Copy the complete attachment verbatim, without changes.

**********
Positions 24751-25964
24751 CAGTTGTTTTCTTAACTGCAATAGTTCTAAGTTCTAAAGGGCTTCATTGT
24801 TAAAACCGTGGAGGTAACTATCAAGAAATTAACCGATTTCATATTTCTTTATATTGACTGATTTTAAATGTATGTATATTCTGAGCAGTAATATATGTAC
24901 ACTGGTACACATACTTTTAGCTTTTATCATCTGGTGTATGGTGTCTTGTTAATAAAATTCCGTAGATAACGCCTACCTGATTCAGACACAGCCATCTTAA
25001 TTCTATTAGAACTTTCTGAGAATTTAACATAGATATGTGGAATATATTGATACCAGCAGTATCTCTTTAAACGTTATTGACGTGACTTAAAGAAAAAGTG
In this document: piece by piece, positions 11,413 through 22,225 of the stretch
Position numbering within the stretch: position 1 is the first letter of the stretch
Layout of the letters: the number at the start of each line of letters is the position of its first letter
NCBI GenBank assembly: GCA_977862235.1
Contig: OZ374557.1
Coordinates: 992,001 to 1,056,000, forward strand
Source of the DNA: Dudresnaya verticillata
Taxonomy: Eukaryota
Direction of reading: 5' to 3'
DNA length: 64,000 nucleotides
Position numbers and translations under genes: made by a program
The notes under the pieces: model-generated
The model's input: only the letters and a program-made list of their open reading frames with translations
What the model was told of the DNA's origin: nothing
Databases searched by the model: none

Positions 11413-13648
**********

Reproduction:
Positions 24751-25964
24751 CAGTTGTTTTCTTAACTGCAATAGTTCTAAGTTCTAAAGGGCTTCATTGT
24801 TAAAACCGTGGAGGTAACTATCAAGAAATTAACCGATTTCATATTTCTTTATATTGACTGATTTTAAATGTATGTATATTCTGAGCAGTAATATATGTAC
24901 ACTGGTACACATACTTTTAGCTTTTATCATCTGGTGTATGGTGTCTTGTTAATAAAATTCCGTAGATAACGCCTACCTGATTCAGACACAGCCATCTTAA
25001 TTCTATTAGAACTTTCTGAGAATTTAACATAGATATGTGGAATATATTGATACCAGCAGTATCTCTTTAAACGTTATTGACGTGACTTAAAGAAAAAGTG
In this document: piece by piece, positions 11,413 through 22,225 of the stretch
Position numbering within the stretch: position 1 is the first letter of the stretch
Layout of the letters: the number at the start of each line of letters is the position of its first letter
NCBI GenBank assembly: GCA_977862235.1
Contig: OZ374557.1
Coordinates: 992,001 to 1,056,000, forward strand
Source of the DNA: Dudresnaya verticillata
Taxonomy: Eukaryota
Direction of reading: 5' to 3'
DNA length: 64,000 nucleotides
Position numbers and translations under genes: made by a program
The notes under the pieces: model-generated
The model's input: only the letters and a program-made list of their open reading frames with translations
What the model was told of the DNA's origin: nothing
Databases searched by the model: none

Positions 11413-13648